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Can Tobago really become an ICT leader?

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Date: 
Wednesday, January 11, 2017

Tobagonians are making the web their domain. Everywhere you go on the island, there’s someone on a mobile device, catching up on news and current events, browsing or communicating on social media, or seeking to be innovative in bringing our small island community together, with initiatives like the Meeting Place. Entrepreneurs are finding new ways to reach customers; even the media is reaching wider audiences instantly by going live on Facebook to provide coverage of press conferences, political meetings, traffic accidents etc.

The vastly expanding ICT (Information and Communications Technology) capabilities out there-computer, telecommunications and other associated technology-and the varied possibilities of application for each new technology that emerges are spurring global economic growth, either directly or through their influence on traditional and emerging economic sectors. And they also provide opportunities for various sectors locally, especially in a season where foreign direct investment is critical.

Infrastructure continues to improve. The national pool of service providers has expanded; faster internet speeds, greater choice and a wider appeal of technology will naturally ensure that service becomes more reliable.

Last year, the Telecommunications Authority of Trinidad and Tobago (TATT) committed to improving the service in Tobago. TATT promised better coverage by ensuring, according to Chief Secretary Orville London, “a minimum level of coverage if providers are going to guarantee that their license will be preserved….” The plan is also to introduce Wi-Fi hotspots across Tobago, which will naturally boost connectivity. The Cove Eco-Industrial and Business Park (CEIBP) is also equipped to become a hub for service providers in Tobago, which will allow closer access, as well as reduce cost associated with services such as web hosting, which are sourced externally.

Technical know-how is also critical in harnessing the potential of ICT. This starts with computer literacy, which is being stepped up in Tobago. And it’s not only for the young; over 400 senior citizens to date have benefitted from computer literacy classes, learning computer fundamentals; how to use the internet and email; and even social media.

Computer literacy is also taking place across communities, and allowing internet access to those who would otherwise have none. And the island is looking forward to its 18th IT Centre. Today, there are local based Tobagonians operating GIS Mapping technology, repairing computers and mobile devices, and offering a wide range of media and graphic services.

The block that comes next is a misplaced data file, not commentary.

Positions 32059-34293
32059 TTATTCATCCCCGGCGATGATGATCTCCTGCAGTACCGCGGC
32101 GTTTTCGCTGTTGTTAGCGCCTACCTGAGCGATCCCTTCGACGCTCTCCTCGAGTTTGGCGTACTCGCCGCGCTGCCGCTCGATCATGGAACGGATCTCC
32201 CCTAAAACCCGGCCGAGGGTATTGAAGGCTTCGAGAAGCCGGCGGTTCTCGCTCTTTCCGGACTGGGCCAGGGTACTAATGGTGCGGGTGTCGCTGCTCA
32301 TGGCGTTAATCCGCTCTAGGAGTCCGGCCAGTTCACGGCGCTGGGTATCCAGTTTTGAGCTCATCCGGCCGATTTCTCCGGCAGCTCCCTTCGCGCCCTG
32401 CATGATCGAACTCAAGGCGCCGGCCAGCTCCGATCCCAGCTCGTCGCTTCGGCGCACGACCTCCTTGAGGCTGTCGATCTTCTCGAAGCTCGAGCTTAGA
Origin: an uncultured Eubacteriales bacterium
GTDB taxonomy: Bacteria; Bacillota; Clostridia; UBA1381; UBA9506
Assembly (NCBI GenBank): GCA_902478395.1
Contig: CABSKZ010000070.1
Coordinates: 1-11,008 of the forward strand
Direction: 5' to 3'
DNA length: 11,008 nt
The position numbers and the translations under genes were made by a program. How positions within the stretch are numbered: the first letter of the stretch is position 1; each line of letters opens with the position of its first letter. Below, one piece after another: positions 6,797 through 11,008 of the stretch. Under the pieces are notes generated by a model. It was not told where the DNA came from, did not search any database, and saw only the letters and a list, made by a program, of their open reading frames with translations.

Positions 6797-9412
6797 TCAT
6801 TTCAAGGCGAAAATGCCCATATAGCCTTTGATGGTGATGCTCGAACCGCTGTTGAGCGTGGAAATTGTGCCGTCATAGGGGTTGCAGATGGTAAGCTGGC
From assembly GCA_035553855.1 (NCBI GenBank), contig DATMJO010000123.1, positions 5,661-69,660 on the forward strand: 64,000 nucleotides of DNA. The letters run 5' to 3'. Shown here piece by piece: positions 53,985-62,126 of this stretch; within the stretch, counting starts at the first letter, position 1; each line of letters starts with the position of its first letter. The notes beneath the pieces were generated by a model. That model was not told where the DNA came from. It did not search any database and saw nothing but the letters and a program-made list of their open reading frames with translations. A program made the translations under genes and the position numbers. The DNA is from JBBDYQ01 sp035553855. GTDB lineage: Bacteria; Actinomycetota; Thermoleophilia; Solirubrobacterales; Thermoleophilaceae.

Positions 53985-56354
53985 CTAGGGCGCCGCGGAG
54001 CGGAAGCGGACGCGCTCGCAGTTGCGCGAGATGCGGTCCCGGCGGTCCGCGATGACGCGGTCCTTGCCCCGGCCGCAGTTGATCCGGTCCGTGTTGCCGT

Other areas are being explored; in 2016 the Eco-Industrial Development Company of Tobago (E-IDCOT), in partnership with facilitators Animae Caribe and YTEPP, introduced hundreds of Tobagonians computer animation. The end game, given enough interest, is to provide advanced training that will allow residents to enter an industry that opens avenues to jobs like video game design, movie and 3-D animation, film editing and a host of other possibilities. The cynic may question whether this could really happen in Tobago, but the true question that should be asked is “Why not?”

The real challenge is thinking big, and coming up with actionable innovation that will pay dividends even in a challenging economic environment. Given Tobago’s penchant for entrepreneurship and ingenuity, this opens up prospects for global freelance work in areas like software and application development, and social media and graphics services.

With ICT, the world is at our fingertips. This means the opportunity is there to support diversification of the island’s, and by extension, the national economy by boosting existing industries-tourism, agriculture and agro-processing, the creative sectors, media, and especially entrepreneurship, which straddles every other sector.

Countries and regions such as Singapore, India, and Latin America have benefitted immensely by a long-term investment in ICT. Singapore launched six national ICT master plans over the last three decades plus, making use of its geographical position and technology to become one of the world’s most advanced nations, and continues to seek ICT professionals externally to meet its demand. India is also in demand, and outsources numerous I.T.-related services to countries around the world, including Trinidad and Tobago. And Latin America has a burgeoning telecommunications sector. The CAF Development Bank described ICT as “a major source of wealth” in the region, representing more than four percent GDP, which has bolstered the region’s economic growth.

The combination of training and expanding infrastructure presents a welcome opportunity for this island to stand out in this region as a technological force. Tobagonians are encouraged to step up and stake their claims.